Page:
Would Americas Really Vote for a Celebrity?
Republicans are cocky, and why not? Republicans have won just about everything they can. Save for a half dozen or so Senate seats that Republican voters threw away by nominating unelectable crackpots, kooks, and in one case a pedophile, Republicans now hold the most elective offices since the 1920’s.
In 2016 Republicans rolled the dice by nominating Donald Trump, probably the only Republican who could lose to Hillary, and we still won! So, much like the 1985 Chicago Bears doing the Super Bowl Shuffle, Republicans feel entitled to be cocky.
So, when a Rasmussen Reports poll came out last week showing that Oprah Winfrey, the ubiquitous former talk show host, business person, media mogul, and actress, who’s reportedly thinking about running for president in 2020, would defeat Trump, our side rolled its eyes and laughed. Because America would never vote for a TV star with no political experience to be president, would they?
I think this is dangerous overconfidence on our side, and it makes me nervous. Why?
Let’s look at numbers.
While the Trump electoral map looks damn impressive, it was, in truth, a pretty close election.
- Hillary won the popular vote by nearly 3 million votes. That’s not really close! In 1960, for example, John Kennedy defeated Richard Nixon by 112,827 votes.
- Hillary came within 72,000 votes of Barack Obama’s 2012 vote count.
- Trump received 2,933,373 fewer votes than Barack Obama
- Trump had no coattails. Republicans lost 2 Senate seats and 5 House seats. In fact, Trump may have well been saved by the strong campaigns of GOP Senators, as Wisconsin’s Ron Johnson, Pennsylvania’s Pat Toomey, and Florida’s “Little Marco” Rubio all won more votes than Trump. They dragged Trump over the finish line.
- If voters in Philadelphia, Detroit, and Milwaukee turned out at the same rate as in 2012, Hillary wins Pennsylvania, Michigan, and Wisconsin, and she’d be president today.
- 40,000 African-American voters in Milwaukee County didn’t show up to vote.
- While losing Wisconsin by 7 percentage points in 2012, Mitt Romney won 2,682 more votes than Trump would win in 2016 while winning Wisconsin.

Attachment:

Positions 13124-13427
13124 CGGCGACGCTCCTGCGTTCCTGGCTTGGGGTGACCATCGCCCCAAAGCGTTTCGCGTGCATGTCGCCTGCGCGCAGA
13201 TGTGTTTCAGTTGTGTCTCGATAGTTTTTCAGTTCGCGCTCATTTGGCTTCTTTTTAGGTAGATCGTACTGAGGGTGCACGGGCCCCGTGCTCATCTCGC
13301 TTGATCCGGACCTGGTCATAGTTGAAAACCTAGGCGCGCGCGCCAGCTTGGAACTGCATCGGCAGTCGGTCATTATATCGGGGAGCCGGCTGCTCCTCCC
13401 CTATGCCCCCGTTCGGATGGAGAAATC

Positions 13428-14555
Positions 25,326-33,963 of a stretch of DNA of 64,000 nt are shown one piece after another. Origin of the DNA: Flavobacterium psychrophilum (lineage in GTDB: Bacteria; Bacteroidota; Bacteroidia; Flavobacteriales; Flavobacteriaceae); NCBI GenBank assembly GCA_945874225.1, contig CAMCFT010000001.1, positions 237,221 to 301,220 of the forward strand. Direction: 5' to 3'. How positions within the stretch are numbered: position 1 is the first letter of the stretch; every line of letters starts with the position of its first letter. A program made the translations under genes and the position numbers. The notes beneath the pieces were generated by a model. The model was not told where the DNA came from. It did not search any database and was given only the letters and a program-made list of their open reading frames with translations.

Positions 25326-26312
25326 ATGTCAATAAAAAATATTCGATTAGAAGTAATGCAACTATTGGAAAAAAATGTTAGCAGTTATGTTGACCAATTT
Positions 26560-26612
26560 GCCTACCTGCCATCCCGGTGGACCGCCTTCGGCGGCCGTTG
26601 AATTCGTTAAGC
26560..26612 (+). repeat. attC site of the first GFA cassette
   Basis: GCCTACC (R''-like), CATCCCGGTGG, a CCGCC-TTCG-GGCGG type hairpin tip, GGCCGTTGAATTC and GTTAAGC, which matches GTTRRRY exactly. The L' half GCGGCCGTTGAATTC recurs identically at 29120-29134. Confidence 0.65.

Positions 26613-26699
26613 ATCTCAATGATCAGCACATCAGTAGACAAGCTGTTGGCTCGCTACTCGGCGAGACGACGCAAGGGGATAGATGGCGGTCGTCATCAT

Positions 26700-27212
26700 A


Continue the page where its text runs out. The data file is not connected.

- George W. Bush won 72,836 more votes in 2004 while losing Wisconsin than Trump would win in 2016 while winning our state.
My point with all these numbers is that the story of the 2016 election is a story of turnout, or lack thereof, by Democrats. Hillary was a terrible candidate with an abundant amount of baggage. From all of Bill’s transgressions to her own email scandal, the Clinton Foundation, Benghazi, and her health, she was a uniquely bad candidate. Yet she still won the popular vote by 2.1 percent, meaning Hillary’s margin of victory over Trump is greater than six former presidents:
James Garfield in 1880: 0.09 percent
John F. Kennedy in 1960: 0.17 percent
Grover Cleveland in 1884: 0.57 percent
Richard Nixon in 1968: 0.7 percent
James Polk in 1844: 1.45 percent
Jimmy Carter in 1976: 2.07 percent
Much like Trump in 2015, Oprah Winfrey is a successful business person, a TV star with near universal name ID, and has zero political experience. Unlike Trump, she’s a self-made billionaire who’s incredibly likable. If she were to be the Democrat nominee does anyone believe that as an African-American woman she wouldn’t be able to excite those urban voters who stayed home in 2016? Wouldn’t she widen the already growing gender gap?
Her biggest hurdle may be winning the Democrat nomination, as it’s presumed that she’s not nearly as bat-guano crazy as her party’s base. However, in 1992, Democrats were so sick of losing national elections with liberals like former Massachusetts Governor Michael Dukakis that they turned to a centrist southern in Arkansas GoverBill Clinton.
Sadly, we’re into what I argue is our second celebrity presidency in a row, and if Oprah is truly center-left and runs an uplifting campaign of hope and inspiration (hope and change) after 4 years of Tweet-storms and foul language, Oprah may be way more electable than we’re giving her credit for.
Rohn W. Bishop is Chairman of the Republican Party of Fond du Lac County, and he’s always worried about the next election.